Sprout an Indoor Garden
Updated: May 4
Learn how you and your kiddo can sprout an indoor garden using common pantry items
This activity teaches you and your kiddos how to grow a little garden using household items. Gardening gives children the satisfaction that comes from caring for something over time and helps them understand how the food that they’re served on the table grows. It’s also a great way to observe the lifecycle of a plant first hand. This activity is designed to use only household items and items from around your neighbourhood, so the materials list is flexible. Below are three materials categories - choose at least 1 item from each category, but the more variety, the better!
Materials Pots or containers: -Takeout or deli containers, ice cream tubs, lunch containers - Water bottle or beer can cut in half - Glass jars or bowls - Ziplock bags - Toilet paper tubes or egg carton
Growing substrate: -Soil from the store - Soil from your garden (microwave it for several minutes to kill bugs) - Paper towel (works for germinating seeds, but not long-term growth)
Any of the following seeds or kitchen scraps: (links to accompanying recipes) - Dried beans or lentils (soup mix beans work well) - Sunflower, pumpkin, or chia seeds - Beansprouts (Mumm’s Sprouting Seeds can be found in grocery stores) - Popcorn kernels - Whole grain brown rice - Seeds from fruit or collected outside (peppers, citrus, pinecones, etc.) - Carrot or turnip tops (green stems intact) - Potatoes, sweet potatoes, or ginger - Green onions (roots intact) or garlic - Avocado pits - Celery or lettuce base NOTE: roasted nuts/seeds and canned beans won’t grow!
Because this is a use-what-you-have activity, there are many ways you can combine the options above to start growing plants. Below, I’ll walk you through 4 methods that can be used to grow plants at home. Combination 1: Green onion, soil, ice cream container
During cooking, reserve the end of the green onion with roots.
Poke holes in the bottom of a 1 pint ice cream container. Ice cream containers work well because they are water-resistant and they have a lid which works like a pot saucer.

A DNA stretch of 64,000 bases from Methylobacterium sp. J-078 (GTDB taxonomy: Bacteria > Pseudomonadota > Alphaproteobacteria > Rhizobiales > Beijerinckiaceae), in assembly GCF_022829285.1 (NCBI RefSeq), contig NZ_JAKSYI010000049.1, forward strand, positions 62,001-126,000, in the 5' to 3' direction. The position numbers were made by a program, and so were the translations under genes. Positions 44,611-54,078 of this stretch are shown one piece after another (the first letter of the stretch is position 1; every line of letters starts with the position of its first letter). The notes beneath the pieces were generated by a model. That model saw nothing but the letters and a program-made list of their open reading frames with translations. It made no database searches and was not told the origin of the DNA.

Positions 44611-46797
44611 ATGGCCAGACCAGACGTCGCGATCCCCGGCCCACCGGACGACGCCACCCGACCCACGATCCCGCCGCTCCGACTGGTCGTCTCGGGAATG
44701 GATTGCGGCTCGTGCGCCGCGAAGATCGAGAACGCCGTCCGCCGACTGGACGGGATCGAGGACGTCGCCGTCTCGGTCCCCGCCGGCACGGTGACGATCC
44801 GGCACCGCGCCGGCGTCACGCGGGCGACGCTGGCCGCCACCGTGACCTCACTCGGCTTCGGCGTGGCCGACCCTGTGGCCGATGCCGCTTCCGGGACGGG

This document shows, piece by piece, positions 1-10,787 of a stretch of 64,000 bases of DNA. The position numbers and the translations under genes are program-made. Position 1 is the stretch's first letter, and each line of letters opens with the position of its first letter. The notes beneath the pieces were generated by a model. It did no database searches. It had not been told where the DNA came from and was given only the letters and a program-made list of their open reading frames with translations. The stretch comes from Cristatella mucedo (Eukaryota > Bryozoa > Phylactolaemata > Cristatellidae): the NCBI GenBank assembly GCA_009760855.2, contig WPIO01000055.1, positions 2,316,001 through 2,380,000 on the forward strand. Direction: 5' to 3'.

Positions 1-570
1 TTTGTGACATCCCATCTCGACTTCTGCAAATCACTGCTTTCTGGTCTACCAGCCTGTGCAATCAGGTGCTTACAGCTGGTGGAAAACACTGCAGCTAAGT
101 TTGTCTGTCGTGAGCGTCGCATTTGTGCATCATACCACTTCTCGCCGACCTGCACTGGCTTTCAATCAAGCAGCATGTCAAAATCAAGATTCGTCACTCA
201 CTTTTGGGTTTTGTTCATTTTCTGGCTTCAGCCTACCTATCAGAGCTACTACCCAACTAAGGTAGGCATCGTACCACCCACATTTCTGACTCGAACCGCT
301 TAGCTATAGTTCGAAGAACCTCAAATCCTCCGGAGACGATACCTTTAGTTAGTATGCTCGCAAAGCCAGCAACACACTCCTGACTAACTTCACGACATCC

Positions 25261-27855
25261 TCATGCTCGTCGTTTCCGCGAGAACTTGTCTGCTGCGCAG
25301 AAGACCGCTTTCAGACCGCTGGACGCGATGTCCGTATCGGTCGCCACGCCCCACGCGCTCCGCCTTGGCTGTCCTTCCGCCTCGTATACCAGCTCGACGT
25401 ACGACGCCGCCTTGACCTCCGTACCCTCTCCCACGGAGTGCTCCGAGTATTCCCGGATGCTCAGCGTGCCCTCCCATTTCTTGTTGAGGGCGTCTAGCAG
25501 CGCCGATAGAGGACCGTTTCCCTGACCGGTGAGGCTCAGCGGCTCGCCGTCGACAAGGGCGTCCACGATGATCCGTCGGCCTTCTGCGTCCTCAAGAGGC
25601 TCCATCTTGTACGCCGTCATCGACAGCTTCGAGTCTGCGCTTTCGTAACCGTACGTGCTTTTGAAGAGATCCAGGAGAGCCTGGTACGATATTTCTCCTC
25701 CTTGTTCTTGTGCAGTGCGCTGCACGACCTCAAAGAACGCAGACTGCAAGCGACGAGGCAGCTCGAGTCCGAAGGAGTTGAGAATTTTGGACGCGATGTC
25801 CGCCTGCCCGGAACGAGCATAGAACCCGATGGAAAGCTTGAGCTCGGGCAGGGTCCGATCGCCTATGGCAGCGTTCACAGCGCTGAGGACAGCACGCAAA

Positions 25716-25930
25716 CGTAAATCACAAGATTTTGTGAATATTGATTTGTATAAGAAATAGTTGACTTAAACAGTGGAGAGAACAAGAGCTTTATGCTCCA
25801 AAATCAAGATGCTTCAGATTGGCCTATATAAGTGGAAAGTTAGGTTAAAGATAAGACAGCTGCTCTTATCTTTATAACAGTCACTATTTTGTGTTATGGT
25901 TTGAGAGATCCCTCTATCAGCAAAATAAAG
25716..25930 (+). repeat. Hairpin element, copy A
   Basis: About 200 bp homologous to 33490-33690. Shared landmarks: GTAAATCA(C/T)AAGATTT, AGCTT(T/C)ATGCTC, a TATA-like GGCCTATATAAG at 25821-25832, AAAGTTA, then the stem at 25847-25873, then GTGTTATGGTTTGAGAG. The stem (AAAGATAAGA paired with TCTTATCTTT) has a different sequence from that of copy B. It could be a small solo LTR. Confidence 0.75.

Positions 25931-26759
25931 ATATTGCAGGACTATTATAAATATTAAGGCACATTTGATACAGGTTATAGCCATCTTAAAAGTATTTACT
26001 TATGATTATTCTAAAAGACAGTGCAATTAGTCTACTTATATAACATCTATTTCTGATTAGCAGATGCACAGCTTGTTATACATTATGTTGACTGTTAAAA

Fill the container with soil and use your finger to poke holes.
Push the green onions into the soil so that the roots are covered.
Place pot to an area with good light and water when the soil looks dry.
Green onions should have new growth within a week. You can trim onion greens every week to use in your cooking.
Onions can be transplanted outdoors once daytime temperatures reach 20°C.
Combination 2: Soup mix beans, soil, toilet paper roll, beer can
Cut toilet paper rolls in half. Cut top off of beer can (be careful of sharp edges!)
Fill the tubes and can with soil and use your finger to poke holes.
Push dried beans about 1 inch deep into the soil.
Place tray in an area with good light and water when the soil looks dry.
Seeds should germinate in 1 - 2 weeks.
Beans can also be transplanted outdoors once the risk of frost has passed.
NOTE: To speed up germination, you can soak the seeds for 1-2 days before planting. Place the soaked seed in the soil, but be careful not to break off the roots, which may have germinated already.
Combination 3: Carrot tops, takeout container, no substrate
During cooking, reserve the tops of the carrots with green stems.
Fill a takeout container with water until the bottom is covered.
Place the carrots, cut-side down, into the water.
Move the container into an area with good light.
Check the container daily and ensure there is always a layer of water.
Carrots will start sprouting new leaves in a week.
Carrots can be transplanted outdoors once the risk of frost has passed.
Combination 4: Chia seeds, bowl, no substrate
Place chia seeds or other sprouting seeds in a bowl or glass jar.
You can line the bowl with paper towel as I did here, but in the past I've omitted the paper towel, and it's worked even better.
Evenly sprinkle about 1 tbsp of chia seeds or other sprouting seeds.
Check the paper towel daily and keep it moist by running water over top and pouring off the excess.
Seeds will germinate in a week and be ready to eat in another.
Beansprouts are great in salads or on sandwiches.
There are lots of different combinations of containers + kitchen scraps + growing substrate that can be used other than those listed above!
Connecting Gardening to the Food We Eat
There are lots of reasons to help your children grow a garden at any age. It is a form of natural education that organically engages children in learning. Gardening
Connects them with where their food comes from
Encourages them to take care of baby plants
Engages gross and find motor skill development and working with tools
Interests them in touching and maybe tasting the new vegetables
In the same way that helping to cook a meal makes children more interested in eating it, growing foods can encourage kids to touch, smell, and maybe even taste new greens or vegetables.
Here are some helpful resources to teach your kids about the connection to gardening and the food on our plates.
Where does broccoli come from: A book about vegetables
If you're looking for more ideas, there is a recording of a webinar with tons more details. Click HERE.